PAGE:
Today, a very big spool. The University of Houston's College of Engineering presents this series about the machines
that make our civilization run and about the people whose ingenuity created them.
Here we are, a group from a small cruise ship. We've docked in Houghton,
Michigan, in a waterway that slices through Keweenaw Peninsula, making part of it into a Lake
Superior island. This is copper country. American copper mining took off here in the mid-19th
century. Abandoned mines riddle the land around towns like Hancock, Houghton, and Calumet.
Yet more copper still lies under the open farmlands. Hancock was once a shipping port;
and maybe, one day, it'll ship copper again.
Hancock, Michigan, as viewed across the Keweenaw Waterway from Houghton, MI
American technology blossomed in the 19th century. Naturally, copper mining took on a new
look as it expanded into this remote corner of America. Take the Quincy Mine [just outside of
Hancock]: Its No. 2 shaft reaches down at a 55-degree angle from the surface. Horizontal tunnels
ran out from that shaft - new ones at each level as the diagonal shaft went deeper and deeper.
The deeper it went, the longer the cable that lowered cars, then hauled up copper, rock, and
seepage water. It seemed, during WW-I, that the shaft would keep on going much deeper. And
they'd need far better means for spooling huge lengths of cable.
Does that sound like a side issue - just a big spool? Well, think about a drum holding 2-1/2 miles
of 1-5/8 inch diameter steel cable! That cable had to raise and lower carloads of men and material
down the main shaft to scores of horizontal tunnels. Since the cars ran a mile and a half into
the ground, the cable had to play out rapidly - 36 miles-an-hour.
Cable Hoist drum for Shaft No. 2
The cable hoist machinery had grown more elaborate over the years. Now, as the last and most dramatic
improvement began, the Quincy Mine people didn't realize this was the twilight of Upper Peninsula
copper mining. Copper mining had been moving out west. So work went ahead, and they finished the
world's largest hoist in 1920. The spool was a 250-ton, 30-foot-diameter monster - powered by two
compound steam engines with cylinders three and five feet in diameter. This was a far better design
than the old one had been - bigger, faster, yet more efficient as well. Despite its huge size, it
saved 2400 tons of coal in its first year of use.
Cable Hoist drum for Shaft No. 2, seen from the back
That shaft did go deeper, but not enough to reach the huge drum's capacity. The Mine closed in 1931
and reopened briefly in WW-II. Then this vestigial relic of the steam-powered 19th century went quiet.
Now the movie buffs in our small group think about the famous 1927 film Metropolis. Its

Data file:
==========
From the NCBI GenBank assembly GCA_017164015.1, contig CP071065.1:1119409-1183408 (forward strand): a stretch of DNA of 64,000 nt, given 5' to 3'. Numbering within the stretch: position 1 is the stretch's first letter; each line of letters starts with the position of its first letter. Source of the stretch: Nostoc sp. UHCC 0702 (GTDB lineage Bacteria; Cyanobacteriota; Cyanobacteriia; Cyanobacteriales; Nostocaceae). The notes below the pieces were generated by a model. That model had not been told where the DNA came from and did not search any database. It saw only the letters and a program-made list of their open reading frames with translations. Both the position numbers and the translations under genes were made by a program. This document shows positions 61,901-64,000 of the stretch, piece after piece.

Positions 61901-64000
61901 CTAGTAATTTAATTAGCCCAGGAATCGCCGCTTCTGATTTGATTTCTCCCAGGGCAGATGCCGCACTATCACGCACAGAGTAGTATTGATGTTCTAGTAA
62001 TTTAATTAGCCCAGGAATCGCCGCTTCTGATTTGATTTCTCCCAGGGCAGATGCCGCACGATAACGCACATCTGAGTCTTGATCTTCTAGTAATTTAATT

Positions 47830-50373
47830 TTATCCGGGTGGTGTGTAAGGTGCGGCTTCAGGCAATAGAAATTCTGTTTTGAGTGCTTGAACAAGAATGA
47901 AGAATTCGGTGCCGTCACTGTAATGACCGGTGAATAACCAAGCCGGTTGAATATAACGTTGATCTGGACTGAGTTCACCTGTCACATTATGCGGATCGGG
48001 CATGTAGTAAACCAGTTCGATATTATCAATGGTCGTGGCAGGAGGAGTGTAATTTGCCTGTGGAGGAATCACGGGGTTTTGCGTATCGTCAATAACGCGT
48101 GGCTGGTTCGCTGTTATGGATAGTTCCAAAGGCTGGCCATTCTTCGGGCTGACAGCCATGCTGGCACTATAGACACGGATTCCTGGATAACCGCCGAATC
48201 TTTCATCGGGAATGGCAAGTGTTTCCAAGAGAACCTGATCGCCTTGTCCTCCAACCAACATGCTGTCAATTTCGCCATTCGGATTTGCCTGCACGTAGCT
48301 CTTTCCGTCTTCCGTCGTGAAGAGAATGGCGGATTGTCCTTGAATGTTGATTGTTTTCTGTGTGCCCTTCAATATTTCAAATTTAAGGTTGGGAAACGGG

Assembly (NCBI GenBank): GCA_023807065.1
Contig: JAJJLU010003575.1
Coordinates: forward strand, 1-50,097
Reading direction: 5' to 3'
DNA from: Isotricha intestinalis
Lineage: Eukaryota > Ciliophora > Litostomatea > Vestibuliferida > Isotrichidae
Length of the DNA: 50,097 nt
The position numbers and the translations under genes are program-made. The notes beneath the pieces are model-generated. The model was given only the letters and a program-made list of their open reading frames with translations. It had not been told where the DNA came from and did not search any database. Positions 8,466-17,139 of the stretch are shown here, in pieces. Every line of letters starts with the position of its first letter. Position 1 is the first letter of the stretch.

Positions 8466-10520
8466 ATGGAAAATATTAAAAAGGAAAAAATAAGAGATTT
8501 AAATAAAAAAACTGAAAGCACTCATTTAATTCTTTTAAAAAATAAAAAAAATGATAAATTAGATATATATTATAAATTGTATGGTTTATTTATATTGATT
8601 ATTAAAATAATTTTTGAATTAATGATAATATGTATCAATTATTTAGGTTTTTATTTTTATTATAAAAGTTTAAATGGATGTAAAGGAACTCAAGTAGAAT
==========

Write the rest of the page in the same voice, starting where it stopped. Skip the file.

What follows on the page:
steam-powered underworld could've been copied from this gargantuan machine.
I've called this a 19th-century technology, even though it was finished in the 20th. The 19th century
was the Romantic era. Things were very grand back then. The engineers provided a machine that did the
job superbly. But that machine also made a last glorious design flourish - as it delivered miners from
the chilly fields above, into the sweltering ninety-degree underworld a mile-and-a-half below.
Left: the Quincy Mine depth gage -- the Mine posted a guard to keep the operator from any distraction. Right: a slave laborer managing a dial gage in the movie Metropolis.
I'm John Lienhard at the University of Houston, where we’re interested in the way inventive minds work.
See the Wikipedia page on the Quincy Mine No. 2 Shaft.
The American Society of Mechanical Engineers made the hoist a National Historic Engineering Landmark in 1984. Their
pdf file on the hoist
provides excellent detail on its design. And
this web site
provides fine detail concerning the Quincy Mine site:
Click on the thumbnail to the right for an engineering drawing of the Quincy Mine No. 2 Shaft Hoist.
This drawing is courtesy of the American Society of Mechanical Engineers and taken from the National Historical Landmark document cited above.
John Lienhard took all of the color photos during a visit by the Blount small cruise vessel, Grande Mariner, on August 2, 2013.
Metropolis stills are TV screenshots and the Keweenaw map is courtesy of the Calumet Visitor's Center Project.
Here is the complete 1927 Fritz Lange Movie Metropolis online.
The Quincy Mine Hoist reminded me of it in so many ways. For more on the connection between Metropolis and the heroic construction
of the preceding century, see J. H. Lienhard, Inventing Modern: Growing up with X-Rays, Skyscarapers, and Tailfins.
(N.Y. Oxford University Press, 2003): Chapter 7.
This episode was first aired on Nov 4, 2013
One of two low-pressure cylinders in the drum drive. Steam exhausts into these cylinders from the high-pressure cylinders in these compound engines.
The Engines of Our Ingenuity is
Copyright © 1988-2013 by John H. Lienhard.